WASHINGTON (Reuters) - The U.S. special envoy to Afghanistan and Pakistan said on Wednesday there were signs of disarray within the Taliban in Pakistan following the apparent death of the group’s leader in a missile strike.
Washington says there is a “90 percent certainty” that the Taliban leader, Baitullah Mehsud, was killed in a strike by a pilotless CIA drone earlier this month in South Waziristan. Mehsud’s aides have disputed the claim and say he is alive.
“The end of Baitullah Mehsud, as we all know, is a very big deal,” U.S. envoy Richard Holbrooke said, citing reports of “disarray among his people, of other factions maneuvering.”
At a panel organized by the Center for American Progress, a Washington think tank, Holbrooke said the “thrashing around” by the Taliban and its allies in Pakistan was “very good news for all of us.”
“There’s going to be some major readjustment coming up. We don’t know what it is,” he said of the groups.
A U.S. counterterrorism official, speaking on condition of anonymity, said it was unclear how long the struggle within the Taliban would last.
At least seven militants were killed in northwest Pakistan on Wednesday in a clash between fighters loyal to Mehsud and his rivals, officials and residents said.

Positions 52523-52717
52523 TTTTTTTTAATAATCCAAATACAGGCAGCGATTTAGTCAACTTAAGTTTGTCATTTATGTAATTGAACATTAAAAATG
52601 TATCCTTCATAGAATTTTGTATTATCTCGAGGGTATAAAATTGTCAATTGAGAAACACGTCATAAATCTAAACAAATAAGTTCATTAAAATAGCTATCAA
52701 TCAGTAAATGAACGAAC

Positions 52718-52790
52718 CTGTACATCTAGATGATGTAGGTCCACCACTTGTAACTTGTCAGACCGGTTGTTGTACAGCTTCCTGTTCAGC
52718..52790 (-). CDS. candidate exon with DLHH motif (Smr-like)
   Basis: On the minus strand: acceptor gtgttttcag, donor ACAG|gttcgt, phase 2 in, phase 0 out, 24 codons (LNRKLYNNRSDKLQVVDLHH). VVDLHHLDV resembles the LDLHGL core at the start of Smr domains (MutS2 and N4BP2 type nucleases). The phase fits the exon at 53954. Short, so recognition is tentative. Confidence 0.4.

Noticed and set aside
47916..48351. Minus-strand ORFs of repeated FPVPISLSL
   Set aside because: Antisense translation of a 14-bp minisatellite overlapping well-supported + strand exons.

Mehsud is, or was, the leader of Tehrik-e-Taliban Pakistan, or Taliban Movement of Pakistan, an alliance of around 13 militant groups.
The counterterrorism official said it was unclear whether the Taliban would “unite under one banner again.”
“Baitullah was a pretty unifying force and was able to corral all of these strong personalities. Now we’re seeing a little bit of disintegrating... We will have to see how it shakes out,” the counterterrorism official said.
Mehsud is blamed for a wave of bomb and suicide attacks across Pakistan, including the one that killed former prime minister Benazir Bhutto in December 2007.
The counterterrorism official said militants could respond to Mehsud’s death with “revenge attacks”.
With or without their leader, the official said, “these factions can still mount attacks.”
Editing by Phil Stewart
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